Trimming your own horse's hooves - Page 3 - The Horse Forum
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post #21 of 47 Old 08-27-2013, 07:27 PM Thread Starter
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Mission failed. Went out with a plan and completely choked. Feel like I completely messed up and just hope that he does not get sore. Didn't even do his hind legs as I felt I was doing more harm than good. Bars were very hard to even cut into.

Discouraged at the moment. I need to find a workshop or someone in the area willing to work with me. Anyone know of any good resources for this? I'd at least like to be able to do maintenance in between trims.

Tools were harder to use than expected and I feel like maybe I shouldn't have even used the nippers. Some of the wall had broken off in the pasture and I feel that I just made it worse. The groove in his quarter is even bigger... Feeling emotional. Here are before and after pictures. Please just constructive comments and no hate. I feel bad enough as is... :(

Front view after my "trim." Like I said, I kinda just stopped before I made things even worse.
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post #22 of 47 Old 08-28-2013, 05:31 AM
Green Broke
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You did not do bad. Those look a lot like the first time I trimmed. To me, it looks like you could have taken more off, that's what I was told. It doesn't look like you really trimmed any sole.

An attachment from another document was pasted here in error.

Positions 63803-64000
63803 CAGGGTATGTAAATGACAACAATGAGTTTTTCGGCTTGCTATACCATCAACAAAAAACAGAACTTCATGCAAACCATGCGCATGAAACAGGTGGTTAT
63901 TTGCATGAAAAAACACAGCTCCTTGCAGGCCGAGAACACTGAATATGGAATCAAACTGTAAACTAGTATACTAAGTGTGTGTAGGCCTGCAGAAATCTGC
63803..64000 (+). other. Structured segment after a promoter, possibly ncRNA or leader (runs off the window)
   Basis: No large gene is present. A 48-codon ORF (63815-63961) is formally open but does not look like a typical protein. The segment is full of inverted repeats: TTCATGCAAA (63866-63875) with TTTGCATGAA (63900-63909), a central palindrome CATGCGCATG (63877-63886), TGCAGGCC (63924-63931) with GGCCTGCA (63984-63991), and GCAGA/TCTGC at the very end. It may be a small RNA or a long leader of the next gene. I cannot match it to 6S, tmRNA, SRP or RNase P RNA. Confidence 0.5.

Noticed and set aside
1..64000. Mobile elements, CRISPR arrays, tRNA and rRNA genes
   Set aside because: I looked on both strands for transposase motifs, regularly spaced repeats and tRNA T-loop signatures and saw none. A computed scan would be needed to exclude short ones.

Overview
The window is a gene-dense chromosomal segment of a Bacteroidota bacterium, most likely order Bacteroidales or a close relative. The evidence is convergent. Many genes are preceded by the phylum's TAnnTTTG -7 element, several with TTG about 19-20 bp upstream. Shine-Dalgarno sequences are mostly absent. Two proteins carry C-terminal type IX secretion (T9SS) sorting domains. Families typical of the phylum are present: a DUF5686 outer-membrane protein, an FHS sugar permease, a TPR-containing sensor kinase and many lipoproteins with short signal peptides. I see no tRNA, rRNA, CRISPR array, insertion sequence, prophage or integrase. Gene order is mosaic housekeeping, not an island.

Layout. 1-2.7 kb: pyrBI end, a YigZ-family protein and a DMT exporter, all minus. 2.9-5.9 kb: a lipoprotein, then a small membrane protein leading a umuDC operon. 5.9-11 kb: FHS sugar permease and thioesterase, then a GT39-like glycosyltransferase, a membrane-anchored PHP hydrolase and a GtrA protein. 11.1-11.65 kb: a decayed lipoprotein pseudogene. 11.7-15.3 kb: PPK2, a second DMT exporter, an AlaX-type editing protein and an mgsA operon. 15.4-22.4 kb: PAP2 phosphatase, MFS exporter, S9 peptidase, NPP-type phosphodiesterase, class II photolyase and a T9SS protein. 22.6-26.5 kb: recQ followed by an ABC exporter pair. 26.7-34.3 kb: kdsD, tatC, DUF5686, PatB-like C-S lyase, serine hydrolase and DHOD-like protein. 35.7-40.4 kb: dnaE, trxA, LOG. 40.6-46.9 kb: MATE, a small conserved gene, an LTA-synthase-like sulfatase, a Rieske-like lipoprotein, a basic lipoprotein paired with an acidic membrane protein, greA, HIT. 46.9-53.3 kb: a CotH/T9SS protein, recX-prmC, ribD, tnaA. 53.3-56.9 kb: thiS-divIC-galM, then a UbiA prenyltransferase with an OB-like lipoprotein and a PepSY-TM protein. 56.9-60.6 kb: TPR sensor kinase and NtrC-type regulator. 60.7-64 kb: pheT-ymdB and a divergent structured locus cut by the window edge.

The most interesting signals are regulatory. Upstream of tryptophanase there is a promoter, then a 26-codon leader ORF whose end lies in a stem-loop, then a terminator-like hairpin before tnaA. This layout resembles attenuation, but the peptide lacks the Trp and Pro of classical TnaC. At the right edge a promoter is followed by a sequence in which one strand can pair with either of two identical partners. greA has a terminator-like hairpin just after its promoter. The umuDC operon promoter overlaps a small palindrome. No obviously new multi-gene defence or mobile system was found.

I don't have anyone helping or guiding me, so I may be incorrect. What I've found out is to scrape the white line area around the hoof until you get a clean line, no more dirt. Then you trim the sole down to that point. That will give you a good estimate of how much wall you can trim off.

Again, I'm still learning myself, so if I am wrong, hopefully someone will correct that info.
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post #23 of 47 Old 08-28-2013, 07:22 AM
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Relax! Looking at pics on phone so maybe not quite accurate, but agree you DID NOT do badly at all for a first trim... Just you've learned now its not quite as easy as it may look! also remember that you'll get better with practice & it's never as difficult as the first coupla times! <LOL>

to make it easier on yourself, there's also no rule saying you must do all 4 feet in one fell swoop. While learning, stick to 2 at a time, or even one, till u get the hang.

I don't believe in trimming into sole as a general rule(there are exceptions) and those feet don't appear to have much if any excess to come off, so not trimming into them is one good point. Hard to tell with only those angle shots, but seems you took the walls down ok but I would have beveled them a lot stronger in the front half of the hoof at least, to relieve the flares. Esp around that crack.